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Dr John Davis

Fellow in Modern History

Introduction

I have studied, researched and taught in Oxford since first arriving there as an undergraduate in 1975. I have been a Fellow of Queen’s since 1989 and I am currently Tutor for Undergraduates.

Teaching

I am a modern British History specialist, and most of my teaching focuses upon nineteenth and twentieth-century Britain, but I also enjoy teaching post-1945 international history. I am presently involved in setting up a new Special Subject on Britain in the 1970s, looking at the impact of the crises of that period upon a society under pressure.

Research

I am a historian of modern London and specialise in the 1960s and 1970s, looking not just at the ‘swinging city’ but also at the impact of economic, social and cultural change upon what was fast becoming a world city. Studying a large and diverse metropolis has enabled me to escape being typecast as a ‘political historian’ or a social or cultural one, but has allowed me to practise several different varieties of history in my work. I was also the United Kingdom researcher for the Oxford-based pan-European oral history project ‘Around 1968: Activists, Networks, Trajectories’, for which I interviewed around forty people associated with the radical movements of the late 1960s and early 1970s.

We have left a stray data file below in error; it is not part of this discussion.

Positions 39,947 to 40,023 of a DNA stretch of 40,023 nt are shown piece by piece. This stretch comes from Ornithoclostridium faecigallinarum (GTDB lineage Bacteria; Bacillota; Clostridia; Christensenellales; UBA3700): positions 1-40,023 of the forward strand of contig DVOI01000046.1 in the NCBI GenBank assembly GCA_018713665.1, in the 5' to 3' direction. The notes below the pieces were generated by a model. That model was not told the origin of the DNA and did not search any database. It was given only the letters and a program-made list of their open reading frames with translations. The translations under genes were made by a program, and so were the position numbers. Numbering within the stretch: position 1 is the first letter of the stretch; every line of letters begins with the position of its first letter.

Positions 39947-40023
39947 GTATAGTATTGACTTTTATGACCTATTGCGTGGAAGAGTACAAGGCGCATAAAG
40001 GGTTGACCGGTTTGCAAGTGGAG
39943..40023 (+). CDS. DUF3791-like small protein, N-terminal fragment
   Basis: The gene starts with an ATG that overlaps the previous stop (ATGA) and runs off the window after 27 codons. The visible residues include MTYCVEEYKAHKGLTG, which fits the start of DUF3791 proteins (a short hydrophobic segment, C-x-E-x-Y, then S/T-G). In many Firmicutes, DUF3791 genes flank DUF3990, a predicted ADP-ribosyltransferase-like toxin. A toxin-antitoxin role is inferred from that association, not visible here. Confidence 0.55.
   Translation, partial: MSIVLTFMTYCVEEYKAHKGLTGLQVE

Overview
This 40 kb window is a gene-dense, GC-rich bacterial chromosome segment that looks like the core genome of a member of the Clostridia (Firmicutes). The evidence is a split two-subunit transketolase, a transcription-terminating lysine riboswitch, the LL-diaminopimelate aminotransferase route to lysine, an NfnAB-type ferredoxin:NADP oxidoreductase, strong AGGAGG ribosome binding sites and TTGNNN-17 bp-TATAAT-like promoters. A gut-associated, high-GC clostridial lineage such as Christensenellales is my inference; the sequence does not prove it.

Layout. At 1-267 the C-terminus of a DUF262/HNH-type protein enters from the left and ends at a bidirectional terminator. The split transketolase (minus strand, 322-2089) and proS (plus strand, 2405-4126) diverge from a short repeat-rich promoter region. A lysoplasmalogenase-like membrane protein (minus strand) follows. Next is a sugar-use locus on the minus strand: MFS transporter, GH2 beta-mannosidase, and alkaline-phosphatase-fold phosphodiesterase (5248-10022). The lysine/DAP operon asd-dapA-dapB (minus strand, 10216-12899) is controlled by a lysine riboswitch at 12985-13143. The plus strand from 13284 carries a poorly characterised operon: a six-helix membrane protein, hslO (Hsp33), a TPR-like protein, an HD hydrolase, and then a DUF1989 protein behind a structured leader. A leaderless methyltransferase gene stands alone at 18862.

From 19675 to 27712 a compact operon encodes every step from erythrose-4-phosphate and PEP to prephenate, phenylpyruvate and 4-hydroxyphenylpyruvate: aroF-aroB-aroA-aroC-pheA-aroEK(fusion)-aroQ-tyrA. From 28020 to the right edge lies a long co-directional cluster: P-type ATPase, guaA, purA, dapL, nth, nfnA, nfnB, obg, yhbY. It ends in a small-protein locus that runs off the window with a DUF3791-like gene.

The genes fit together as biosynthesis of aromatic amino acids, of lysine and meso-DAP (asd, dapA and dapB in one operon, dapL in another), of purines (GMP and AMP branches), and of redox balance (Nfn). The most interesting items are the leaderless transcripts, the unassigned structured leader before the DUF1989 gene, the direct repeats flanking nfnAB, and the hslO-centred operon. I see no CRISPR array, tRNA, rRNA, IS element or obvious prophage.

Publications

‘Macmillan’s Martyr: the Pilgrim case, the ‘land grab’ and the Tory housing drive, 1951–9’, Planning Perspectives, 23(2), 2008.

‘“Die Briten kommen.” British beat music and the conquest of Europe in the 1960s’, in M.Conway and K.K.Patel, eds, Europeanization in the Twentieth Century. Historical Approaches (London, Palgrave, 2010).

‘The London Cabbie and the Rise of Essex Man’, in C.V.J.Griffiths, J.J.Nott and W.Whyte, eds, Classes, Cultures and Politics. Essays on British History for Ross McKibbin (Oxford, Oxford University Press, 2011).

‘Communes in Britain and Denmark’ (with Anette Warring), in Cultural and Social History, 8(4), 2011.

‘Containing Racism? The London Experience, 1958-1968’ in S.Tuck, ed., The Subversive Special Relationship: race and protest in the United Kingdom and United States in the civil rights era (New York, Palgrave, 2012).